From the Gulf petrol station, head southwest on a badly deteriorated road. The tarmac is broken up and full of holes, so use the tracks next to the road when you see them. After 2 km you’ll see the 6th Century Elia Monastery to your right, seemingly stuck onto the side of a limestone mountain. A further 32 km beyond Elia Monastery is the scenic Dali Mta Reservoir (Dali Mountain Reservoir) (41.2822, 45.8983). Most people enjoy the views of shimmering blue water against the mountain backdrop, but personally I was pretty enamoured with the abandoned (presumably) Soviet-era structures rising from the water. Either way, it’s a nice spot to stop for lunch.

From the reservoir it’s a further 14 km through an increasingly lunar-esque landscape to the Takhti-Tepha Mud Volcanoes (41.2459, 45.8439). Dramatic mountains rise in the distance while occasional narrow canyons mark the otherwise flat and barren land. The mud volcanoes are spread out across a small knoll and vary in size, the largest bubbling cauldron of mud being about 2 metres in diameter. The mud itself is not hot, and some of the mini-volcanoes have it oozing down the side, creating fascinating patterns in the earth. From the hilltop there are fantastic views of the surrounding landscape, back towards Dali Mta Reservoir and beyond.

It takes about 2 hours to drive from the Gulf petrol station to the mud volcanoes, plus extra time for stops.

The ground is pockmarked by clusters of variously sized mud volcanoes, some more lively than others

Little bubbles gently popping away in this low mud volcano in the Vashlovani Protected Areas, Georgia

A person walks beneath the huge dusty sky looking at the seemingly endless hazy view at Takhti-Tepha Mud Volcanoes in the Vashlovani Protected Area

The ground is pockmarked by clusters of variously sized mud volcanos, some more lively than others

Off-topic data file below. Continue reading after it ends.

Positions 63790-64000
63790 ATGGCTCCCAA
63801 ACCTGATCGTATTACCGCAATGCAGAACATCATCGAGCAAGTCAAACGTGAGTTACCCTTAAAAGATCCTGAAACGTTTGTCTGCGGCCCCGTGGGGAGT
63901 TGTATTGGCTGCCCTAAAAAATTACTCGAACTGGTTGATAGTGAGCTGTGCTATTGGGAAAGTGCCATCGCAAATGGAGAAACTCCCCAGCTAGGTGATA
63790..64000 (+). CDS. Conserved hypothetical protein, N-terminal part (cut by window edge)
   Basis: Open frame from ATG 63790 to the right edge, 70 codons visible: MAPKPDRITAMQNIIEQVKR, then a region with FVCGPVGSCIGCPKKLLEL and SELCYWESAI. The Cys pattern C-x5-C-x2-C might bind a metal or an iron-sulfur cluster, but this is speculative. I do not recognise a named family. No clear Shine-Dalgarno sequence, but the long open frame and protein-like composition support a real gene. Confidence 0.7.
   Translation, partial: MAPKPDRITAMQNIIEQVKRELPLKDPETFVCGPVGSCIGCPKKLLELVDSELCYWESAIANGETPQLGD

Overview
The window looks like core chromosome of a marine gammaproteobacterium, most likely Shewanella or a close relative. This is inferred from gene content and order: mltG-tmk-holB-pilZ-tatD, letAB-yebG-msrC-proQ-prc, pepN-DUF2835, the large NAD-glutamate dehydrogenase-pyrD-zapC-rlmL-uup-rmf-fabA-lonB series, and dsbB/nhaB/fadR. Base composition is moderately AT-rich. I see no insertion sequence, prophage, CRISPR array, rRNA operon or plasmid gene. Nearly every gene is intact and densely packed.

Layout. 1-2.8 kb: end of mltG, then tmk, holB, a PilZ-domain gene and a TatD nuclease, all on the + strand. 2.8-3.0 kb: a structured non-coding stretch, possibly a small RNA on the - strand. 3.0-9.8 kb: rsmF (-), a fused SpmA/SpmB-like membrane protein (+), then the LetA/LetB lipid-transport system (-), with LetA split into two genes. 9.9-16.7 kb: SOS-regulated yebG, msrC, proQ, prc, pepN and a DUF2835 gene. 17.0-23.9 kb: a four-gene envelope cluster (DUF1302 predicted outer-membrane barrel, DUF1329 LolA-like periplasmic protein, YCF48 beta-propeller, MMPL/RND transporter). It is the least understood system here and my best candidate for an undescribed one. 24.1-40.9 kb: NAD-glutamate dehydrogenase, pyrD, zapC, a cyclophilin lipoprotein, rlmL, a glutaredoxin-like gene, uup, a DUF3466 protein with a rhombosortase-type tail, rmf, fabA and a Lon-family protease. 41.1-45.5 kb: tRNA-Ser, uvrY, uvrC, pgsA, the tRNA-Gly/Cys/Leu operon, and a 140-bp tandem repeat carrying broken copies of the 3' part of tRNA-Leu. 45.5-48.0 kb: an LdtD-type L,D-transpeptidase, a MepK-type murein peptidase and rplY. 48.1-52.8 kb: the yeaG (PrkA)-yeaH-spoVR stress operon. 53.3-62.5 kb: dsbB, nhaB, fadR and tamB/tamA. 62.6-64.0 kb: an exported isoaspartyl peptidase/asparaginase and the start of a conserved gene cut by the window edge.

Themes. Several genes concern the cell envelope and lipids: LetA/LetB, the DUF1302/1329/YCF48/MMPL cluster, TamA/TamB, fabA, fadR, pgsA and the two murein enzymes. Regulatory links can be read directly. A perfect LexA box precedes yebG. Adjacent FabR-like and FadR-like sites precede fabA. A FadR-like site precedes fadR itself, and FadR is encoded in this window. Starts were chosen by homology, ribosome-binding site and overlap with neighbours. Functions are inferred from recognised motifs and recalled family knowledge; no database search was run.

The little mud volcanoes clustered together


Little bubbles gently popping away in this low mud volcano in the Vashlovani Protected Areas, Georgia

Gently bubbling away


A person walks beneath the huge dusty sky looking at the seemingly endless hazy view at Takhti-Tepha Mud Volcanoes in the Vashlovani Protected Area

The views go on forever



There is a covered picnic table at the end of the track, but no other facilities. You can camp here, or pretty much anywhere that takes your fancy. The area next to the mud volcanoes is more sheltered than the barren expanse leading up to it though, so in windy weather this is a better option.

DAY 5 | TAKHTI-TEPHA MUD VOLCANOES → KILAKUPRA MUD VOLCANOES → CHACHUNA AND IORI MANAGED RESERVES → SABEREEBI CAVE MONASTERY

58 KM | 3 HOURS DRIVING

DAY 5

TAKHTI-TEPHA
MUD VOLCANOES
→ KILAKUPRA
MUD VOLCANOES
→ SABEREEBI
CAVE MONASTERY

58 KM | 3 HOURS DRIVING

SUGGESTED CAMP: SABEREEBI CAVE MONASTERY

41.4685, 45.5539

SUGGESTED CAMP //
SABEREEBI CAVE MONASTERY

41.4685, 45.5539

Today you’ll explore another set of mud volcanoes before traversing the Iori Plateau to reach a series of cave monasteries carved from dramatic cliffs.